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Retirement savings

Photos.com

Reprinted by permission of the publisher, John Wiley & Sons Canada, Ltd, from Cash Cows, Pigs and Jackpots: The Simplest Personal Finance Strategy Ever. Copyright© 2012 by David Trahair.

If you have determined that the amount of income you'll need exceeds the total you are going to receive from CPP and OAS, you are going to need other sources of funds.

As we have discussed, it used to be common for this to be provided by employer-sponsored defined benefit (DB) plans. If you are one of the lucky ones to have worked for a company or government with a healthy DB pension that is adjusted for inflation, you may be set for life.

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For the rest of us, a Registered Retirement Savings Plan is the most common answer. It needs to be large enough to provide the income to make up the difference between what you spend and what is covered by your CPP and OAS pensions.

Say, for example, you determine that you and your spouse will need $5,000 per month before tax in 2012 to live. Assume you each get $1,500 a month from CPP and OAS (a little less than the maximum) for $3,000 a month total. That means you'll need an RRSP to pay out $2,000 every month from retirement until your demise. That is $1,000 a month each.

The next issue is how long you'll need the money for. How long are you going to live?

Let's say you both will probably live to 85. That means each of your RRSPs at age 65 would need to be large enough to pay out $12,000 a year for 20 years.

Using a business calculator, a payment of $1,000 per month over 240 months (20 years), assuming the RRSP makes 5% per year, would mean an opening RRSP value of $152,156.

So your and your spouse's RRSPs combined would need to be worth a total of $304,312 at age 65.

But real life is a bit more complicated than this. How are you going to make a rate of return of 5% per year on your investments without taking undue risk? What happens if you have health concerns and need more than $5,000 a month?

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Unfortunately, problems like these are more than likely to happen to you. The only way to ensure you are better able to deal with issues like this is to start getting your cash flow under control early in life. Leaving it until you are 75 years old is too late—you probably won't have the funds you'll need to live out your life in comfort.

Let's deal with the key issue when it comes to RRSPs, which is what happens when you turn 71.

Age 71: The End of Your RRSP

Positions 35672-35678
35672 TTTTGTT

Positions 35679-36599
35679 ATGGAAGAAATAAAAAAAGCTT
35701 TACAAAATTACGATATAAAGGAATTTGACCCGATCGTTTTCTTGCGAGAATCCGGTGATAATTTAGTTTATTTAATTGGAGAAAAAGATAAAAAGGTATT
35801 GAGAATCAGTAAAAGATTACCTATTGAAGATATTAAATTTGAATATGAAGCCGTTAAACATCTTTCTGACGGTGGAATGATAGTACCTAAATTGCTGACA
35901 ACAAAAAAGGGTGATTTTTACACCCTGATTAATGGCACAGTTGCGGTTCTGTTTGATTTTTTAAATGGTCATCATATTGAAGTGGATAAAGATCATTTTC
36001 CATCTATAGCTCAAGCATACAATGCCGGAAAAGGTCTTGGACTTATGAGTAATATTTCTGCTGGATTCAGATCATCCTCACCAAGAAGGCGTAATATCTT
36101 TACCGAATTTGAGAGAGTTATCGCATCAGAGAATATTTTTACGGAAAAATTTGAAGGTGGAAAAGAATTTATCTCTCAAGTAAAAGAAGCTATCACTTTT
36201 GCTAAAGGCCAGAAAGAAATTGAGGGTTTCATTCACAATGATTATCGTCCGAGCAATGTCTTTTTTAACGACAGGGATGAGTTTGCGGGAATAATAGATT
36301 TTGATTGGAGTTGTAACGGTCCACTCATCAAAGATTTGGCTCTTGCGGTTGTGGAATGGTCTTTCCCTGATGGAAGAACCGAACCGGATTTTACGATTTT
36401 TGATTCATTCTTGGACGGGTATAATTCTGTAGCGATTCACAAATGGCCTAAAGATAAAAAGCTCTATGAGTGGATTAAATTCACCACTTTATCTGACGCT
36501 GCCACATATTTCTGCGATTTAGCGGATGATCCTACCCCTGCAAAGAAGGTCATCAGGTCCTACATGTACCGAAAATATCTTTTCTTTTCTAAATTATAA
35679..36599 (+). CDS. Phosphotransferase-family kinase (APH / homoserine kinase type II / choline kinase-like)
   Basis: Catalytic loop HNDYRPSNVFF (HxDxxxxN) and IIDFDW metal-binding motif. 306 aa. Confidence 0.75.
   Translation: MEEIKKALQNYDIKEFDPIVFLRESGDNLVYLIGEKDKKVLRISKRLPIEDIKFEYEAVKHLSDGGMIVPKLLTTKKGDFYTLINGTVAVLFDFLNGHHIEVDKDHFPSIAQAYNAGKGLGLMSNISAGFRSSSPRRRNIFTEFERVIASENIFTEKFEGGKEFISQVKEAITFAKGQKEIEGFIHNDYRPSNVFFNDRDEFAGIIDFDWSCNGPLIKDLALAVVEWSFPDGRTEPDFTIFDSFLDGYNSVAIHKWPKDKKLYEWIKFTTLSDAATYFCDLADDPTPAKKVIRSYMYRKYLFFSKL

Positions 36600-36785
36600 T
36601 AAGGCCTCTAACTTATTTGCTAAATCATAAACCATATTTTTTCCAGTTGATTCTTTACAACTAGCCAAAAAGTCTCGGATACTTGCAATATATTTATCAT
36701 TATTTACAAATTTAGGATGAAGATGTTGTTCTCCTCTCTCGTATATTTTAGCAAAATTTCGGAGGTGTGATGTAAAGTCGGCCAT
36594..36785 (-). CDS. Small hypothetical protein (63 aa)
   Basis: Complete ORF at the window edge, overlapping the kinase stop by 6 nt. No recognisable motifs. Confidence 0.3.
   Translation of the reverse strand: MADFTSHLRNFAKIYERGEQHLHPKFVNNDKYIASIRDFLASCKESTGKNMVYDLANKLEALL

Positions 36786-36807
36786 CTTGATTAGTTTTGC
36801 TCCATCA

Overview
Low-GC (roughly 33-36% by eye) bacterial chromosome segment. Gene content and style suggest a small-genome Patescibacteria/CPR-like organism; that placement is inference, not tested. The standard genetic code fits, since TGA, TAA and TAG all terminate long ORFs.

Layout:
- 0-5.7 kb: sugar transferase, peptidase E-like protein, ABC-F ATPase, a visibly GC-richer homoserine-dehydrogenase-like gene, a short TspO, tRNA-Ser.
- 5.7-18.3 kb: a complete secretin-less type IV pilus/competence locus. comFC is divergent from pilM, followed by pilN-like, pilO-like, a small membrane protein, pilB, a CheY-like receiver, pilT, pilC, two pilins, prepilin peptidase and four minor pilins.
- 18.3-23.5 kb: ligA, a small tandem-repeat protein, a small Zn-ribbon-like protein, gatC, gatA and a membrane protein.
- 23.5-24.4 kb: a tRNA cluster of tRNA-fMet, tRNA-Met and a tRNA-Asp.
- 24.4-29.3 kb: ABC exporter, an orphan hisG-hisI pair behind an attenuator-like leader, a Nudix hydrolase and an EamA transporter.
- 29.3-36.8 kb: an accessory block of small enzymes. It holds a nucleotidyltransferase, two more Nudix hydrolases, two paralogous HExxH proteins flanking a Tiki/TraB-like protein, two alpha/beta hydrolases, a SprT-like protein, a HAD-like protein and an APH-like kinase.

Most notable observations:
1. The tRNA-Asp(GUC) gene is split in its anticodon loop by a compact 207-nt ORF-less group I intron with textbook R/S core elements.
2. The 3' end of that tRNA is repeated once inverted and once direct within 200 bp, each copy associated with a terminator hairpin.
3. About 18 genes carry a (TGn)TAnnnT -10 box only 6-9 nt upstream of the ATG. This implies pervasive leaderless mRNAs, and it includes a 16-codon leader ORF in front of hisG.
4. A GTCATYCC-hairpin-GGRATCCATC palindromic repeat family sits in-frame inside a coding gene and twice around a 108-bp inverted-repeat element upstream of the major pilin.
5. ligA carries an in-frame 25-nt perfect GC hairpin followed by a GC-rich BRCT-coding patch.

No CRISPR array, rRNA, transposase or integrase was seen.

The year you turn 71 you have to convert your RRSP to a Registered Retirement Income Fund (RRIF) or an annuity. This is a vital decision as it will have a significant effect on the cash flow from your retirement savings going forward.

Registered Retirement Income Fund (RRIF) or Annuity?

An RRIF is simply your RRSP with a different name. You can transfer all the investments in your RRSP to your RRIF without triggering any tax so it's usually as simple as changing the name on your account. Once an RRIF is established there can be no more contributions made to the plan, nor can the plan be terminated except through death. You are allowed to take out as much as you want each year as there are no maximum withdrawal amounts. There are, however, minimum annual withdrawal amounts, depending on your age. We'll discuss those further below.

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With an annuity, you purchase a contract from an insurance company with your RRSP funds and they guarantee to pay you a certain amount each month for life.

Let's explore the details of each.

RRIFs: The Details

The key thing to realize with RRIFs is that the government has minimum amounts that you must withdraw before December 31 of each year, depending on your age. If you have a younger spouse or a common-law partner, you can base it on his or her age. This would result in you having to take out less than if you used your age because the percentages increase with age.

Minimum RRIF Withdrawal Amounts

The minimum amounts are set by legislation and are expressed as a percentage of the opening market value of the RRIF account. If you establish an RRIF early, the percentage is 1/(90 – age). This applies up to age 70. So someone who is 70 would need to take out 5% (1/90 – 70).

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Here are the percentages for RRIFs established after 1992 for age 69 and up:

RRIF Minimum Withdrawal Rates after 1992

RRIF Minimum Withdrawal Rates after 1992

Age

%

Age

%

71

7.38%

83

9.58%

72

7.48%

84

9.93%

73

7.59%

85

10.33%

74

7.71%

86

10.79%

75

7.85%

87

11.33%

76

7.99%

88

11.96%

77

8.15%

89

12.71%

78

8.33%

90

13.62%

79

8.53%

91

14.73%

80

8.75%

92

16.12%

81

8.99%

93

17.92%

82

9.27%

94 or older

20.00%

With an RRIF you have flexibility. You can invest in a wide range of things, from fixed-income products such as GICs to stocks and mutual funds. You can also take out as much as you want each year, as long as it is above the minimum amounts.

But with this flexibility comes risk. What if you are over-exposed to equities and the stock market crashes again? What if you have a spending issue and end up taking out too much in the early years and don't have enough to last you to the end?

Purchasing an annuity with at least some of your RRSP might make sense.

Reprinted by permission of the publisher, John Wiley & Sons Canada, Ltd, from Cash Cows, Pigs and Jackpots: The Simplest Personal Finance Strategy Ever. Copyright© 2012 by David Trahair.

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